Military Wives

At the Movies Blog
This is a touching film about life in the military.

Another movie with singing.

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Director Peter Cattaneo did The Full Monty almost 25 years ago, and this has the same vibe (although it’s not nearly as good). Military Wives might be derivative and predictable, but it’s also enjoyable. And that’s surprising, considering how bad I thought the trailers for this looked.

The movie was inspired by the true story of the Military Wives Choir in the UK, and it’s a great break for Cattaneo that he landed his two lead actresses. I’ve adored Kristin Scott Thomas since The English Patient (1996), and of course, she’s great in The Horse Whisperer, Four Weddings, and everything else.

Irish actress Sharon Horgan came to my attention in the funniest comedy of last year — Game Night. She was terrific as the ringer brought by the dumb guy to help him finally win. In this, Thomas plays the stuffy, stiff-upper-lip character, and Horgan is the one that wants the women to have a little fun. She thinks singing should be like having a few beers and embarrassing yourself at a karaoke bar. Thomas thinks you need to learn all the scales and do everything right and proper.

Kate (Scott Thomas) is the wife of a colonel on the Flitcroft military base where they all live. She feels like she has to be a bit of an authority figure, as well as the one that keeps spirits up for the women. 

Lisa (Horgan) is the wife of a new officer, who is having difficulty dealing with a rebellious teen daughter. Since these two butt heads from the beginning, I was pleasantly surprised that Kate never pulls rank on her. 

It’s refreshing that they’re so matter-of-fact about the diversity among the military families. There’s a mixed race couple as well as a lesbian couple, but it’s not being pointed out to us. It never feels forced.

Early on we find out that Kate has lost her son in war, so it helps us forgive her bossy ways. She feels she knows what’s best to keep the women’s minds off the dangers their spouses face and social activities are the way to do that. Who cares if the women don’t want to knit (or don’t know how to), they start a knitting night.

As in most movies like this, we hear a group of people trying to sing, butchering pop songs we all know. They belt out “Don’t You Want Me” by Human League (that song was done very humorously by John C. Reilly and Marisa Tomei in Cyrus), Cyndi Lauper’s “Time After Time” (done hysterically in Romy & Michelle’s High School Reunion); Dido’s “Thank You” is in there, and it seems like it was rather cathartic for the women to belt out “Shout” by Tears For Fears.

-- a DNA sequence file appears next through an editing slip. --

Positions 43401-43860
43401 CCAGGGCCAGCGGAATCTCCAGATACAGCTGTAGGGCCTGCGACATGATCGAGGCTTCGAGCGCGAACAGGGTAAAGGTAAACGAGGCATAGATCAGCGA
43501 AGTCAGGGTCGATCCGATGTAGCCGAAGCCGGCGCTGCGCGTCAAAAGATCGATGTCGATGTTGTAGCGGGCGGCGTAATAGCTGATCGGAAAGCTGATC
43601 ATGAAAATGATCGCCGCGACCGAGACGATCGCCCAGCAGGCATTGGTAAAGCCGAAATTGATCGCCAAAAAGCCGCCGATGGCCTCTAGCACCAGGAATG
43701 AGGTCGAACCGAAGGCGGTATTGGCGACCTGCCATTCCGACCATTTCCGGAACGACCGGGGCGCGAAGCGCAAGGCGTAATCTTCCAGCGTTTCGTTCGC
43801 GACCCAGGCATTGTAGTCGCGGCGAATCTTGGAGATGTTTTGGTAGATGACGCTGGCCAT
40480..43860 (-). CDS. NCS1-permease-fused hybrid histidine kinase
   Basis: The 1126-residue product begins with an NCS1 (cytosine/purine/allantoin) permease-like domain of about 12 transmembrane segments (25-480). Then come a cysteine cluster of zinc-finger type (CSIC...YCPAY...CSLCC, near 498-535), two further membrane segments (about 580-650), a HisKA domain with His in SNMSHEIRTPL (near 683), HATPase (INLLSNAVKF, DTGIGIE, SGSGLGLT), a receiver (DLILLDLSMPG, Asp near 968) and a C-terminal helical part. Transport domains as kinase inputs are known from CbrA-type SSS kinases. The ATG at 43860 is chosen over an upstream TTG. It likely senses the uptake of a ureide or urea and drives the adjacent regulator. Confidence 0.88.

Of course, Kate would rather they sing the choir classics, not pop tunes.

When the two women bicker, you’re not supposed to side with one over the other, although most will gravitate towards the more freewheeling Lisa; but both of these women have their good and bad sides, and knowing that they both care about the group of women, you don’t take sides. There is one fight they have though, that is just heartbreaking in what they scream at each other. Again, you won’t take sides, you’ll just be sitting there in shock.

There were moments of this that reminded me of The Messenger (Ben Foster, Woody Harrelson) and Last Flag Flying (Bryan Cranston, Steve Carrell). Unlike those movies, it doesn’t really have many comedic moments, which would have served it well. At least it’s not cheesy, which this story could have easily become. We watch the women start to bond with each other and their confidence builds, all in an organic way.

When the women get the opportunity to perform on the big stage in front of the nation, will they choke? Will they be bumped for a big name singer instead? Will they cover another pop song? I think you know the answer to one of those questions, and so I’ll merely tell you this — the song at a big moment…each line of the lyrics brought a tear to my eye. Although I cry easily at things (Cats in the Cradle still gets me, and I’ve heard that hundreds of times).

3 ½ stars out of 5.

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